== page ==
This article is a full edition of five Tocharian B manuscripts kept in the Berezovsky sub-collection of the Serindia Collection of the IOM, RAS: two Sanskrit-Tocharian В Bilingual Udānavarga fragments (Uv. 1.26b–1.34a, Uv. 4.23b–4.34c); a Sanskrit-Tocharian В Bilingual Karmavācanā (Upasaṃpadā) fragment, one fragment of a jātaka and one fragment of a stotra previously erroneously identified as Udānastotra. The article contains a transliteration, transcription, tentative translation as well as a commentary on the text of the fragments.
Key words: Udānavarga, Karmavācanā, Sanskrit–Tocharian В bilingual, textual and manuscript studies, textology, manuscriptology

Aliy Kolesnikov. The Miniatures and Texts in the Е 28 Album from the IOM, RAS — 79
The E28 Album is composed of five stray sheets from an unknown Persian manuscript datable by circumstantial evidence to the 17th–18th cc. The texts contained therein are for the most parts accounts pertaining to the activities of the Sufi fraternities in Central Asia in the period from the 11th to the 15th c. The five miniature paintings illustrate the stories told.
Key words: Abu Said Abu-l-Khair, Herat, Khorezm, Amu Darya, sheikhs, mysticism, boat

Hartmut Walravens. Schilling von Canstadt and His Correspondence with Julius Klaproth in the IOM — 105
The paper documents the relationship between the inventor printer and collector of Oriental books Schilling von Canstadt and the Orientalist Julius Klaproth by means of their extant correspondence. Both travelled to the Russian-Mongolian border and acquired books, both were connected with the Academy of Sciences in St. Petersburg and Paris, the centre of Oriental Studies. Klaproth’s focus were the history and geography of East and Central Asia, Schilling’s book collecting and quality printing. Small wonder they got in close contact — Schilling profited from Klaproth’s Orientalist expertise, Klaproth from Schilling’s rich library and his experience with printing. The letters show an alienation at some point, which was never redressed nor explained, even though the relationship was not severed.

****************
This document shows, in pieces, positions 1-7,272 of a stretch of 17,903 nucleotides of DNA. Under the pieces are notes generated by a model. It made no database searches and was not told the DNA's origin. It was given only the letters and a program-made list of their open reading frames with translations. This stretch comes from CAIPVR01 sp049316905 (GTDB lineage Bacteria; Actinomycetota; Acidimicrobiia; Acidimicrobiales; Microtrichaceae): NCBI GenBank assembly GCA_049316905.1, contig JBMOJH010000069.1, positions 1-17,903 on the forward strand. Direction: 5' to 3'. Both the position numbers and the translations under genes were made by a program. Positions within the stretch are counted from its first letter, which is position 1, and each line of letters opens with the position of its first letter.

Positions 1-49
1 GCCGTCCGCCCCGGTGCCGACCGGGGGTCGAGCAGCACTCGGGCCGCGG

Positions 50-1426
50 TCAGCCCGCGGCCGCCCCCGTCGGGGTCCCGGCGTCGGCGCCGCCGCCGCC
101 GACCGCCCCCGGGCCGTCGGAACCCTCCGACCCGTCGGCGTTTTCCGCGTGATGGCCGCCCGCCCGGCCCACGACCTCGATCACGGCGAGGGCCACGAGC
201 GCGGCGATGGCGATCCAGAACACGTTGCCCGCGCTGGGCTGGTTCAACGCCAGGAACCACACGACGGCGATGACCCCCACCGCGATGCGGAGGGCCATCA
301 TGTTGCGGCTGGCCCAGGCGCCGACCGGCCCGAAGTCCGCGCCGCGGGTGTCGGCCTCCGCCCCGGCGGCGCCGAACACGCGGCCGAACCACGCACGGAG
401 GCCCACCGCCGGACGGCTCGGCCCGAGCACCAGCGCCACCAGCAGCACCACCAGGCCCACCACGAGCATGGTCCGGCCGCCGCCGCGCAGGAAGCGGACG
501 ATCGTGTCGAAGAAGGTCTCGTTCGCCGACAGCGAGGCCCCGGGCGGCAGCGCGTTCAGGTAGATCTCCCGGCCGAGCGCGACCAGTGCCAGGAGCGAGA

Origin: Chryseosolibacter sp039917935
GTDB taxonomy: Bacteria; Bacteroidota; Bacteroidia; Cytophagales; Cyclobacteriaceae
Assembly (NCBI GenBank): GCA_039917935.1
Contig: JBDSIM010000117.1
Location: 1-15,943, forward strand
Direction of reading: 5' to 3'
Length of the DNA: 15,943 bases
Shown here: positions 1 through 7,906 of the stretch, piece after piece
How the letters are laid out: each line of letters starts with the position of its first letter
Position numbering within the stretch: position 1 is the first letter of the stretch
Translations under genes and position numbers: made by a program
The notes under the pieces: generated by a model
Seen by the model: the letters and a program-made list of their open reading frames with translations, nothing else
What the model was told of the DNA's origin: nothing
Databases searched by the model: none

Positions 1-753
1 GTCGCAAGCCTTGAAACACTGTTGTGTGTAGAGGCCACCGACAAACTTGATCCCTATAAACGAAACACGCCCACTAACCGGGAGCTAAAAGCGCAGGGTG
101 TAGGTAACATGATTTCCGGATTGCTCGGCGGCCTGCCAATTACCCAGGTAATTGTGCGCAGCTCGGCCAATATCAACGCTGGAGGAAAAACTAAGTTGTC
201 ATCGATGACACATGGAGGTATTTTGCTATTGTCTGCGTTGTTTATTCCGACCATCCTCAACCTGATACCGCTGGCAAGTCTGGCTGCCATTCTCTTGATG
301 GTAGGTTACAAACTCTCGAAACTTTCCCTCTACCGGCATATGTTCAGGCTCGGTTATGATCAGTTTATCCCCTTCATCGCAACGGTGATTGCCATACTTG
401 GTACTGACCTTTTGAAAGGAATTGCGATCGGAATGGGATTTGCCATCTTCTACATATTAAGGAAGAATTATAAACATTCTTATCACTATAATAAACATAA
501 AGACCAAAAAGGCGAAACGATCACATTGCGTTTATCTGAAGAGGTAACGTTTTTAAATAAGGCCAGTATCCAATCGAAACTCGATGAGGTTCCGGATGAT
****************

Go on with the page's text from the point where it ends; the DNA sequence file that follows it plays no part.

Key words: Schilling von Canstadt, Paul Ludwig (1786–1837); Klaproth, Heinrich Julius (1783–1835); history of printing Oriental scripts; history of Oriental Studies